Back to the Basics with Friction Stir Welding

At Bond Technologies, we talk a lot about the incredible benefits of friction stir welding, and always work to advance Friction Stir Weld (FSW) technology. But we also make it a point to pause every so often and return to the basics.

This is for our clients, new and old. At Bond, we consider client education part of our job – because educating our clients on FSW basics is always relevant, and always worthwhile.

Building on that foundation of knowledge will do three things:

  1. Give you a deeper understanding of the FSW technology you use for your product. This means you can then explain that technology to your own stakeholders, and build a competency within your organization.
  2. Strengthen your confidence in Bond Technologies, and the role we continue to play in pushing the envelope in FSW technology.
  3. Help you to consider new options for implementing FSW in ways may not have considered for your company previously.

Past, Present & Future

Friction stir welding is a solid-state process patented in 1991 by The Welding Institute (TWI) of Cambridge, England. (This patent is now expired.) Since its invention, the process continues to generate significant interests in the Research & Development community.

Since its invention, the FSW process has received world-wide attention. Today, FSW is used not just in research, but also in production in many sectors, including aerospace, automotive, railway, shipbuilding, electronic housings, heat exchangers, and nuclear waste containers.

How does FSW work?

FSW is a method for joining metal or metal alloy parts at a joint by using frictional heat generated by a spinning pin tool.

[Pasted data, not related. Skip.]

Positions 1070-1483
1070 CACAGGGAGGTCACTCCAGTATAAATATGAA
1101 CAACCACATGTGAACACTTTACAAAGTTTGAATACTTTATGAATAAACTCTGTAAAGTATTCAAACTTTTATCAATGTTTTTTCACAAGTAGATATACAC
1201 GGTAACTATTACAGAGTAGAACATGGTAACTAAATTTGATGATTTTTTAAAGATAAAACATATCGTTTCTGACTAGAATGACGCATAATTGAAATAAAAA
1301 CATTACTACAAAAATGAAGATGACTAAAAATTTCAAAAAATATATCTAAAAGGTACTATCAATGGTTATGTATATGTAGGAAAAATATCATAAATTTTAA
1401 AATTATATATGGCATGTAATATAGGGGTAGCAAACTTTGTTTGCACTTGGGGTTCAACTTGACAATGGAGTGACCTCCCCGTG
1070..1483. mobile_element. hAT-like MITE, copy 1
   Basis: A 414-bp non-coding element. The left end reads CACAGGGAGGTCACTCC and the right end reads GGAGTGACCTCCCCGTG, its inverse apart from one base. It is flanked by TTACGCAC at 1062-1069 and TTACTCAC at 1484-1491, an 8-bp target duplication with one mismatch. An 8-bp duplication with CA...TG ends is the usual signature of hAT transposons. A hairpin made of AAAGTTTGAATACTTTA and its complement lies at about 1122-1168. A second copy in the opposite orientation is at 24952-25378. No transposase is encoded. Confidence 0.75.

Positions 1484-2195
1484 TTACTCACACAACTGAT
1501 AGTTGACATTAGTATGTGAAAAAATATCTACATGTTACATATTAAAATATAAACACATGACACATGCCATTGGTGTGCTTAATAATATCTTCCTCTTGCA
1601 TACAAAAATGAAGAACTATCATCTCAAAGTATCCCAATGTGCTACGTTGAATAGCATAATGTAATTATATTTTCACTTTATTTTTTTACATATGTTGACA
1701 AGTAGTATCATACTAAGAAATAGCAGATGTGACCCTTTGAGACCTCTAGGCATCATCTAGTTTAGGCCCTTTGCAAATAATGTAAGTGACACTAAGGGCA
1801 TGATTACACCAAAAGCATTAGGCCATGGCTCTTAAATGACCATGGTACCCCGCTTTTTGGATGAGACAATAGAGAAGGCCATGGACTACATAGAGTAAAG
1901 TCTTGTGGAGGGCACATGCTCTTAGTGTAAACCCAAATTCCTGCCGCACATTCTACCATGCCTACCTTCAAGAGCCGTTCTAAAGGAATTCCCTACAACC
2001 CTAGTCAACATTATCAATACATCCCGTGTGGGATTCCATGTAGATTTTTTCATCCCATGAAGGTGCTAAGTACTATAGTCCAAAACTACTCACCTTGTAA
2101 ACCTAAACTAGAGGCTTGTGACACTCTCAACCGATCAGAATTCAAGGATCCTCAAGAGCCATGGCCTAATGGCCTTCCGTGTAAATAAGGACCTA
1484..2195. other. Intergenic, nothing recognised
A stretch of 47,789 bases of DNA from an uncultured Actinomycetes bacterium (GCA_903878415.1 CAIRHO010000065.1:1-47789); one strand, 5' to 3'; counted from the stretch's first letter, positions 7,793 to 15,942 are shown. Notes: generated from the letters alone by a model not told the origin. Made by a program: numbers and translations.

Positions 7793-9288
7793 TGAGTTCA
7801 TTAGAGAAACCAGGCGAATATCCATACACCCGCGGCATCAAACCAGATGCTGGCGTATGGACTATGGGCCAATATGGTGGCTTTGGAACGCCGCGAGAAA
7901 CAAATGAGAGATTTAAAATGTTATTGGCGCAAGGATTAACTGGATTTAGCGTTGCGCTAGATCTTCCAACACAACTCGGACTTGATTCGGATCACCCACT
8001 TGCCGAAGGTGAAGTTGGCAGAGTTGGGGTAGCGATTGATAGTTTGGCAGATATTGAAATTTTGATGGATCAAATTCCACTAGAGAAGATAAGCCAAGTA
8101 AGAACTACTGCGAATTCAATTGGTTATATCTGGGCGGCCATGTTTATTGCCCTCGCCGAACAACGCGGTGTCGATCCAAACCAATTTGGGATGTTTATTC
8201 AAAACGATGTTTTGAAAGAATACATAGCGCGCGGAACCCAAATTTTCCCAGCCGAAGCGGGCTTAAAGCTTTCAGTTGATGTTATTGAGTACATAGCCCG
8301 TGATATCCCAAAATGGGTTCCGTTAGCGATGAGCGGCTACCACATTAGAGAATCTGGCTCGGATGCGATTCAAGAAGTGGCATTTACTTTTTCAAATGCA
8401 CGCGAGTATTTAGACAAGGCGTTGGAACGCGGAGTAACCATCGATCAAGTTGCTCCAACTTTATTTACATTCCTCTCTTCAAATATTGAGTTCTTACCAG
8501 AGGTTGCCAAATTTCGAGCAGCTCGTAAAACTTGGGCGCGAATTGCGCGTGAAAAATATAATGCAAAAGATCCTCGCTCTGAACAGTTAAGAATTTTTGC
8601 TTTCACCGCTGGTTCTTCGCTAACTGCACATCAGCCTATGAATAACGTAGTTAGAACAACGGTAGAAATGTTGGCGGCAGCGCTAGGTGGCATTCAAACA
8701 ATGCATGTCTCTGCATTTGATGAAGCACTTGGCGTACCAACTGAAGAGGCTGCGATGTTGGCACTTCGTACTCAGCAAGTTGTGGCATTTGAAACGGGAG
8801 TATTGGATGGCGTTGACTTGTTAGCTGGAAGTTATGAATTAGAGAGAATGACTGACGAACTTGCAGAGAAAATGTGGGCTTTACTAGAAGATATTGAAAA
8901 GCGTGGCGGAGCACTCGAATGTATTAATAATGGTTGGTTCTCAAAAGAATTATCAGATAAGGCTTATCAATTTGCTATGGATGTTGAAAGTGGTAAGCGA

Sometimes described as more of a forging process than actual welding (because the metal is not melted during FSW) – friction stir welding can be used to join metals that aren’t easily fused with traditional welding.

In friction stir welding, a cylindrical pin tool is extended to the joint point between two sheets or plates of metal or metal alloy, which are butted together. To prevent the abutting joint faces from being forced apart, the parts are clamped onto a backing bar. The pin tool then spins at a constant traversal rate, building up friction until the heat and pressure of the tool plasticizes, or softens the metal, bringing it just below melting point. The rotating tool literally stirs the softened metals together, creating a uniform metallic bond, effectively joining two parts into one continuous piece. The entire process allows for minimal distortion of joined parts, and an extremely high weld strength.

Friction stir welding allows aluminum, copper and even tough steel alloys to be permanently joined without arc welding. This operation is done on equipment that resembles standard milling machines.

FSW Machines

Although the outcome of FSW is similar to standard fusion welding, the process and machinery are very different. Indeed, FSW is more like a milling process than traditional welding techniques.

For more than a decade, the Bond Technologies team has supplied FSW systems and served customers throughout the world. We offer a full line of Friction Stir Welding machines from compact machines up through large scale multi-axis, multi-spindle systems. Bond designed our line of rigid, high stiffness, versatile machines to meet the needs of most friction stir welding applications.

With over 60 years of combined experience, our professionals design and supply machines and fixtures for small production parts to large systems used in the aerospace, ship building and railcar industries.

Want to learn more, or are you unsure of whether FSW will work for your application? Contact Bond Technologies. We can help you come up with a solution.

 

Recommended Posts

Start typing and press Enter to search

Bond Technologies Pin Tools